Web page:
Windows is supposed to manage memory itself, shuffling unused blocks around in order to ensure that the maximum amount of RAM is always available to applications. But FreeMem claims to be able to do it better, leading to more free memory and thus faster execution of programs.
Got users who are setting up intranet pages or a Web site? Among the dozens of programs designed to make the process easier is SiteAid. Which, we reckon, is actually jolly good.
Documents - Making it Work
The Master Document feature in Word 97 is, in theory, great. It lets you split large documents into multiple files, and recombine them for printing etc. But it doesn't work, and often leads to crashes and/or data loss. This replacement for the feature is excellent, according to a number of our correspondents.
Microsoft has a collection of free utilities to aid users of its Office package.
So whatever happened to MS-DOS? It got cloned, and turned into free software. Need an OS for an embedded project, or to run on that 386 that you rescued from the skip? No need to pay - this'll do. Or, of course, put Linux on it and turn it into a firewall.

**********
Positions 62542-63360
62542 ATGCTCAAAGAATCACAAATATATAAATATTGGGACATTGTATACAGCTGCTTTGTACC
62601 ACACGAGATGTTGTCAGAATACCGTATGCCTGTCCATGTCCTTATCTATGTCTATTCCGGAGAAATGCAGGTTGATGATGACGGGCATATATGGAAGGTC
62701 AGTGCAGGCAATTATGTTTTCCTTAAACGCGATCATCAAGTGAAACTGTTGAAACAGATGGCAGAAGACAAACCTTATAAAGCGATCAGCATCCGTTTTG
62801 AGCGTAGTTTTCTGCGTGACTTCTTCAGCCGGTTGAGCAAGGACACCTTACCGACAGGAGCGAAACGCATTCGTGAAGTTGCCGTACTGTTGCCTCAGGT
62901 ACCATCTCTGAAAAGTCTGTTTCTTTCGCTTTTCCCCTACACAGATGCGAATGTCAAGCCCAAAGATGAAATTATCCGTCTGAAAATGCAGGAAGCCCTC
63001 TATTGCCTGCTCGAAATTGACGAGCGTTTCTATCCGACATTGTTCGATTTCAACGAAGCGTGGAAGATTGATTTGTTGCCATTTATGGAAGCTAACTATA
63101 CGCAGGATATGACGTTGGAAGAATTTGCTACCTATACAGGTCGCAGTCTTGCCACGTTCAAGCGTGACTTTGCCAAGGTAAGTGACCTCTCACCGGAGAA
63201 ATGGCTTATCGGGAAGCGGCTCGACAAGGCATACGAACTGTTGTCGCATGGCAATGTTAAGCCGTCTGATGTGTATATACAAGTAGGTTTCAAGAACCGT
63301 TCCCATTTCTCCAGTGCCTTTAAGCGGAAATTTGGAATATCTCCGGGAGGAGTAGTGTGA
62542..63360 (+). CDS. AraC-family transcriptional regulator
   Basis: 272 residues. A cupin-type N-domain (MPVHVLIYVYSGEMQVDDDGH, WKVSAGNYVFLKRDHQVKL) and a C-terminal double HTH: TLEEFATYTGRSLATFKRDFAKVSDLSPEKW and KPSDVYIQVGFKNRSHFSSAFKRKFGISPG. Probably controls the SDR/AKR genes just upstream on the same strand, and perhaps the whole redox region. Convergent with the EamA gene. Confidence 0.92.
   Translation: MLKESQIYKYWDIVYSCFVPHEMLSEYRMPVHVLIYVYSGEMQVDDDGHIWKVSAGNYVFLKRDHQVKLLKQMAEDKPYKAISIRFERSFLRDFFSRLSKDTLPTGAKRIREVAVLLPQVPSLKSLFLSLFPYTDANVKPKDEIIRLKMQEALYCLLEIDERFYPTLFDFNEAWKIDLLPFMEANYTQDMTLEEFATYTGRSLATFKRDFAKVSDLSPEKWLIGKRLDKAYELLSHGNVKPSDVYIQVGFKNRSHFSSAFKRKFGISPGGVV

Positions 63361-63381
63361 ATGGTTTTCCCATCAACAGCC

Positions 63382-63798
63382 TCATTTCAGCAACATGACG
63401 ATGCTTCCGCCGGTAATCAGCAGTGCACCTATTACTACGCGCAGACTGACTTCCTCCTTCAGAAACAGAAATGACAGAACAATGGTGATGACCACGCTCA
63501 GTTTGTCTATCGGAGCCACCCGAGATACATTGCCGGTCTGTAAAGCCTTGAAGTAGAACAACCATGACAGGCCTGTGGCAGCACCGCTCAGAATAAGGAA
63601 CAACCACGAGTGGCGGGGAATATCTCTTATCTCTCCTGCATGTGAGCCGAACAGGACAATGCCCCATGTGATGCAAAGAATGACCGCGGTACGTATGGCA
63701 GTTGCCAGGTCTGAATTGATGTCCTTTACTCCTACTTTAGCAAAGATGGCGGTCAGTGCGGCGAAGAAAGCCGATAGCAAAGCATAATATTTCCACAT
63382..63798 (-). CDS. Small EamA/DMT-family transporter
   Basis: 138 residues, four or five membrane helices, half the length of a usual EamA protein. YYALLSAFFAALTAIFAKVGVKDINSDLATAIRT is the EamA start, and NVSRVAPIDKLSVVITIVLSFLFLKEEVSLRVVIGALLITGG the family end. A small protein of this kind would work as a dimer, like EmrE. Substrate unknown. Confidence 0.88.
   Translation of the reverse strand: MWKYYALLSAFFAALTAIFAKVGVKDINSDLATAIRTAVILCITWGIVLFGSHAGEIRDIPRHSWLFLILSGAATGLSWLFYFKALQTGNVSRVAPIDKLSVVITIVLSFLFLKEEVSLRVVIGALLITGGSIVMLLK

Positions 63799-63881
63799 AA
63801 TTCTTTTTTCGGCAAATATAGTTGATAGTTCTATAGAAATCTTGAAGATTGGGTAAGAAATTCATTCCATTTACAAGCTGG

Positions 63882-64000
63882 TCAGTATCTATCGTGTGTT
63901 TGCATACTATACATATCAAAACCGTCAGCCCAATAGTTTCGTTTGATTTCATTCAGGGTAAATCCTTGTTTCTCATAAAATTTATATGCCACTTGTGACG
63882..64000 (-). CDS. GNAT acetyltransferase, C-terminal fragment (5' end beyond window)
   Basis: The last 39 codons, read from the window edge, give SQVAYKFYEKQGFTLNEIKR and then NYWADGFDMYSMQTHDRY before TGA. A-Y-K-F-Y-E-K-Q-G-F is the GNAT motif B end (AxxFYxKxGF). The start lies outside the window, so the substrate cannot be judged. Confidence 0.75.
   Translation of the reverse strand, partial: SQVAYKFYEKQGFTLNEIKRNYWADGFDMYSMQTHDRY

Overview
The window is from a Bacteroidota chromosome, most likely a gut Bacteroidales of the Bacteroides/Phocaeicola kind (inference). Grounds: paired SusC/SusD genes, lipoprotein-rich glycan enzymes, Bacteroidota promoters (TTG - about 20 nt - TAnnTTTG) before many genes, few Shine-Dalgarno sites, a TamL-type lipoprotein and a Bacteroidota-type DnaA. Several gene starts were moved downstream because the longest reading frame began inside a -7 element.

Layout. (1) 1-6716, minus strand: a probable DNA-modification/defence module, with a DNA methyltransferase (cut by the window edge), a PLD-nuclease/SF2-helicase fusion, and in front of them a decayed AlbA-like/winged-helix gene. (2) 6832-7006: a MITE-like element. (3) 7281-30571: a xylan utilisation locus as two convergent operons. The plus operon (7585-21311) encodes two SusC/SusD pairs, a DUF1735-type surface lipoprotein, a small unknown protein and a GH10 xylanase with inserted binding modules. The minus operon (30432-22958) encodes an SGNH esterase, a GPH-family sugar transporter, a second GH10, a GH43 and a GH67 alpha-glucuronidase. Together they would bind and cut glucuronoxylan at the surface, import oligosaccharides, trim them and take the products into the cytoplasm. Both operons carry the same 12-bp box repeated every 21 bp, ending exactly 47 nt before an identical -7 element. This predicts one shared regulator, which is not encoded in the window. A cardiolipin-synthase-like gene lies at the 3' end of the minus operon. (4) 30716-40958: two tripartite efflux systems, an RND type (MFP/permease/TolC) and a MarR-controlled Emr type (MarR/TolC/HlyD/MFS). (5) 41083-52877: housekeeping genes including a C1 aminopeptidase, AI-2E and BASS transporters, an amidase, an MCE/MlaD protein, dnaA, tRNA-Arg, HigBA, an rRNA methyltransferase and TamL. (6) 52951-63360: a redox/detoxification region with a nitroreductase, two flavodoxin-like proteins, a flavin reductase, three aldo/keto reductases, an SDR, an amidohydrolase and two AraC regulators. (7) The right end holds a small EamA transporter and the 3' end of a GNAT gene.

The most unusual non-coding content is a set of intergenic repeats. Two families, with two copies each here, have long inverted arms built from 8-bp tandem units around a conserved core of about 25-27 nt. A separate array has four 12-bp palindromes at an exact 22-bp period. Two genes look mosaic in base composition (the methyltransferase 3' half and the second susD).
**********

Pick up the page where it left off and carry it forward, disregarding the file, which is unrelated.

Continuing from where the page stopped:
Reader Is Clean - it's official.
There were reports last week that the final version of Acrobat Reader 4, released by Adobe, was infected with the Netbus trojan. Turns out to have been a false alarm.
We've had text search engines and MP3 music search engines. Now it's picture search engines. So if Marketing want a picture of Van Gogh, or a rat, or Titanic, this'll find it for you. Whether it'll be copyright-free, and thus permissible to use, is another matter entirely.
The NT Bug Traq site, an incredibly useful resource for NT people, now has information on the Melissa virus. It did, until last week, have the commented source code too, but the source was removed following complaints. The comments are still there, though, as are pointers to the source if you really want to see how it worked. Oh, and that warning that was doing the rounds last week, about a virus that downloads Linux in the background and "upgrades" your PC from Windows to Linux? It was a hoax.
Another day, and another bug in IE5. This one, apparently, "allows reading and sending local files to a remote server".